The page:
Montreal

Mount Royal tunnel's closure delayed to spring, but REM construction still on track

The postponement means suburban train commuters will be back on track for the winter. However, the delay will have no impact on the overall construction schedule, CDPQ Infra says in its Tuesday announcement.

Postponement means suburban-train commuters can rely on the regular commute until March 30

The Mount Royal tunnel first opened in 1918 after about six years of construction. It now serves as a crucial train link to downtown and is used by thousands of daily commuters. (Radio-Canada)

The thousands of Montreal train commuters who ride under Mount Royal every day can breathe a temporary sigh of relief — the tunnel's two-year closure has been postponed until the spring.

"This is good news because we will be spared the difficulties of winter," said commuter Magali Barré, but she added, the fight's not over yet.

She's among a group of train users who have been pushing Quebec government and all other players involved to improve transportation mitigation measures for commuters beyond the promised station-to-station shuttles and fare discounts.

"This is not a victory. There is still a lot to do," she said. "We have no reason to back down."

The century-old tunnel's closure is a crucial step in constructing the REM light-rail network. Its walls need reinforcement, tracks need replacing and lighting needs upgrading before driverless, electric trains zip through every few minutes, every day.

Originally scheduled for Jan. 6, the closure has been changed to March 30 so CDPQ Infra can iron out project-planning details.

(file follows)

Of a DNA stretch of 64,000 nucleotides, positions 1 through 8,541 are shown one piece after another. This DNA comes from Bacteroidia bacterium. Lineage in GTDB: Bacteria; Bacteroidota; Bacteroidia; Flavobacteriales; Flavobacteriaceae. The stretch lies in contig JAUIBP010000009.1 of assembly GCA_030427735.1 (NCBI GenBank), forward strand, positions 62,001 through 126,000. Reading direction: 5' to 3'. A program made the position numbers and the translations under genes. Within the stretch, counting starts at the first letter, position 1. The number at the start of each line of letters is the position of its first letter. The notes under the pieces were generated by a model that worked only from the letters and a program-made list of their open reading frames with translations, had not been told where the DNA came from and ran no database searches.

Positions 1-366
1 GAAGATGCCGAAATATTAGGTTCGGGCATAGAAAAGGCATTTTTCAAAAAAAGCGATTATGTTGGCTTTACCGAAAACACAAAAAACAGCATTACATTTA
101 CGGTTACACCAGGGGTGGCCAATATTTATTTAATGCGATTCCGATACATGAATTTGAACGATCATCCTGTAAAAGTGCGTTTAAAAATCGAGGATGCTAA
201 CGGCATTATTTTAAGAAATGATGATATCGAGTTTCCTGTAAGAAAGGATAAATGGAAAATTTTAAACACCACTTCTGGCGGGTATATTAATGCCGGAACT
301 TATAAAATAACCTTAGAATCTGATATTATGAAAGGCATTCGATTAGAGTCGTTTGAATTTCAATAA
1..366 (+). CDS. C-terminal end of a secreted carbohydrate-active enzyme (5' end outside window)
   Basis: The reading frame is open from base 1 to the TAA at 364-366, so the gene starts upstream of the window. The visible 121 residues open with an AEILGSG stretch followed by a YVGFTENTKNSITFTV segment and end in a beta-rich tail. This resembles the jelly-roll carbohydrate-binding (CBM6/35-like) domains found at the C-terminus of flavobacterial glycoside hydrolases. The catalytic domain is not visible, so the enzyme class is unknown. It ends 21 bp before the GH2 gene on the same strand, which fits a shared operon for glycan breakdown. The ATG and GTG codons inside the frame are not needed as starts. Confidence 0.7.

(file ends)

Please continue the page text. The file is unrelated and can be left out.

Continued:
Magali Barré represents a group of commuters that is fighting for improved transportation measures during the Mount Royal tunnel's closure. (Radio-Canada)

CDPQ Infra is a subsidiary of the province's pension fund manager, Caisse de dépôt et placement du Québec, which is overseeing the REM's construction.

Project officials are looking to ensure the workforce is in place and all the construction sites are accessible to crews as they work simultaneously across the Montreal region. There is also an effort to speed up final design work.

CDPQ Infra says this effort to optimize work with the NouvLR consortium will add $230 million to the project's overall price tag, bringing it to about $6.5 billion.

REM project remains on schedule

Regardless of the additional costs and the postponement, CDPQ Infra says the REM network will open on time. The South Shore branch is scheduled to be up and running by late 2021, the rest by 2023. 

The tunnel's closure will suspend train service between Central and Du Ruisseau stations. Trips on the Deux-Montagnes and Mascouche lines will take as much as 40 minutes longer than usual.

Quebec and CDPQ Infra have set aside $192 million for transportation measures throughout the REM project. For the tunnel closure, shuttle services and fare discounts have been planned.

The incoming REM light-rail network will connect Laval, Montreal and the South Shore. With 26 stations and 67 kilometres of track, it is supposed to open by the end of 2021. (Caisse de dépôt et placement du Québec)

To accommodate users of the Deux-Montagnes train line, CDPQ Infra will provide free travel for January and a discount of up to 30 per cent on certain monthly passes from January to March.

The Société de transport de Montréal (STM) will deploy 50 buses during the two-year tunnel closure. Just last week, the agency announced that it leased 30 coach buses to meet that demand.

The STM says it is evaluating the postponed tunnel closure and plans to adjust as needed. As for the 30 coaches, the contract was delayed to March 30, the STM says, and drivers will instead be ready for the new date.

with files from Radio-Canada

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